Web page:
When it puts its mind to it, the BBC can make some marvellous television for older children. While it appears to have let its Archive Children's Television DVD releases dry up in recent years, though not before it issued The Box Of Delights, The Chronicles Of Narnia (soon to be re-issued), The Borrowers, Five Children And It and The Secret Garden, there's still so very much in its archives that one wishes they were a lot more consistent, just to prove to anyone who might still doubt how capable they are of producing children's drama. The pity of the CBBC/CBeebies channels is that while there's plenty of comedy/sci-fi shows, including MI High and The Sarah Jane Adventures, dramatisations of children's books, or those for young adults, are rather thinner on the ground.
Clay, then, is quite the rarity. Shown this past Easter on BBC1 and adapted from the book by David Almond, which was first published in 2005, Clay is the story of Davie Egan (Harry McEntire), a Catholic altar boy in the north-east of England in 1965. His best friend is Geordie (Niek Versteeg) and in between kicking football down the alleyways and filching communion wine from the sacristy, they plot ways of staying out of the way of Martin 'Mouldy' Mould (Darren Howie), the town bully. Davie is pursued by Maria (Sacha Parkinson), who makes eyes at him during communion while all the talk in school is of church, of football and of The Beatles going to the palace to pick up their MBEs.
Into this town arrives Stephen Rose (Ben Davies), a young man not much older than Davie and Geordie but who has recently left theological college, apparently under something of a dark cloud. Stephen has moved in with his Aunt Mary (Imelda Staunton), a woman less-than-affectionately known as Crazy Mary, and Davie and Geordie are told by Davie's mother to go around and welcome the new boy. Stephen, though, is a charismatic lad and welcomes the two Catholic altar boys into his shed, in which he claims he is doing God's work. At first, this is the crafting of figurines of the apostles in clay, which are proven in the oven and presented to Father O'Mahoney (Ian McElhinney). But having seen the wickedness in the town, Stephen has more ambitious plans for his figures, a life size man, made of clay, who he can control and who he will use to help Davie take his revenge on Mouldy.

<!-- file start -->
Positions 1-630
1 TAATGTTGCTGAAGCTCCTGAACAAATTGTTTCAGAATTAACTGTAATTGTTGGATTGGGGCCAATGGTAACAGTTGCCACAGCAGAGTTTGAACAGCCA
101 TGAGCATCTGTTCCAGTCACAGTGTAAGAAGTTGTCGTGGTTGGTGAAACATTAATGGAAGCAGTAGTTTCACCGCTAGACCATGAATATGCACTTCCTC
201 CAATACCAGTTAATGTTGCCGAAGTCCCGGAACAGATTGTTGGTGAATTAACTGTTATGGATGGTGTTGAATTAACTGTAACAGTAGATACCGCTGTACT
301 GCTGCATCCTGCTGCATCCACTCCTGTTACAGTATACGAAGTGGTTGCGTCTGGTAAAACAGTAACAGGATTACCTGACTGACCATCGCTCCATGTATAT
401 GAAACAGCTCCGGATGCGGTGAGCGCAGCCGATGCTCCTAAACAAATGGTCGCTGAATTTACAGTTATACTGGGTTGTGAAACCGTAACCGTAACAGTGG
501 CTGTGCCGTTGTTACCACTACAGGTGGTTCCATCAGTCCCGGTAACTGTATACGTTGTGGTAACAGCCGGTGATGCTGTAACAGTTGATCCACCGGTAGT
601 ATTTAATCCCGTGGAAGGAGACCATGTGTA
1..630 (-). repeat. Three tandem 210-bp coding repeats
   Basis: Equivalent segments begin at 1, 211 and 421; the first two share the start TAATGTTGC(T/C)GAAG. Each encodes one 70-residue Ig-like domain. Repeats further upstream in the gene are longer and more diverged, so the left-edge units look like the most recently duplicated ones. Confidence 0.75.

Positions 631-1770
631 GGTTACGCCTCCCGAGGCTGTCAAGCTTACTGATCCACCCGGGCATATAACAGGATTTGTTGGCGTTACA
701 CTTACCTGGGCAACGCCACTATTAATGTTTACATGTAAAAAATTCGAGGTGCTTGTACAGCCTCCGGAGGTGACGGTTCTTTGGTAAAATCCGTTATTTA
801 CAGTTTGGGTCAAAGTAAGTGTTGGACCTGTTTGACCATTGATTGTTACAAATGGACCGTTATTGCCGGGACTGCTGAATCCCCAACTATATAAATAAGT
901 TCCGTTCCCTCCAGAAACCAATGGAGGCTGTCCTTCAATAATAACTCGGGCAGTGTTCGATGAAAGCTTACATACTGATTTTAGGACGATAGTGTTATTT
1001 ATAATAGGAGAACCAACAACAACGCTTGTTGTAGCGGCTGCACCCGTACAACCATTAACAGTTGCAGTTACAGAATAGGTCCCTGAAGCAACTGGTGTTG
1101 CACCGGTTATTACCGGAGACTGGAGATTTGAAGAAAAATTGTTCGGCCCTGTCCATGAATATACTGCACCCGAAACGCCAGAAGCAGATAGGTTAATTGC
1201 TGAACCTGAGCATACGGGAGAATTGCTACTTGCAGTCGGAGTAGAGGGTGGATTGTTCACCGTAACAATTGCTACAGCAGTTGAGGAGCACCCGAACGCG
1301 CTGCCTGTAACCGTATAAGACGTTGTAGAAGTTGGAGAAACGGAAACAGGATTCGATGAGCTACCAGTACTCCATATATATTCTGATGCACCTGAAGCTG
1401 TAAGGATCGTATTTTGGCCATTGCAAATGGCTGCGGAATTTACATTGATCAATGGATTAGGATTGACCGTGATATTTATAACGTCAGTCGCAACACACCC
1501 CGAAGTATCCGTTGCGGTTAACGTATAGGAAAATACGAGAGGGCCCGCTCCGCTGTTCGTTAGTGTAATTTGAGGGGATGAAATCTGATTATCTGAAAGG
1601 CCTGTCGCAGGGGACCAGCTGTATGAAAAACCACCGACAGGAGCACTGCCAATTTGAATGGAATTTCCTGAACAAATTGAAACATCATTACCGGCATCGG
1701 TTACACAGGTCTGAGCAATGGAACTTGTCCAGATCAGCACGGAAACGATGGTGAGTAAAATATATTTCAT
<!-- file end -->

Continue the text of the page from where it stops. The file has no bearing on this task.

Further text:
That Stephen Rose creates a monster out of clay to do his bidding and what with the religious overtones, albeit Catholicism instead of Judaism, David Almond's book is a retelling of the tale of the Golem created by Rabbi Judah Loew of Prague, first crafted out of clay to protect Josefov from anti-semitic attacks. In Clay, the creature is made to defend Davie and his friends from attacks from Martin Mould. Instead of the writings from the Torah that were used to bring Rabbi Loew's creature to life, Stephen and Davie use communion wafers and wine, being, as Stephen says, the body and blood of Christ after the miracle of transubstantiation in that morning's mass. They dress in a mockery of priest's robes to try to make their creation alive and mimic the mass by lighting candles around their clay man. Clay, as Davie calls what it is they have made, does come alive, or at least it is suggested that it does, but Davie isn't sure that a monster to take revenge on Mouldy is what he wanted.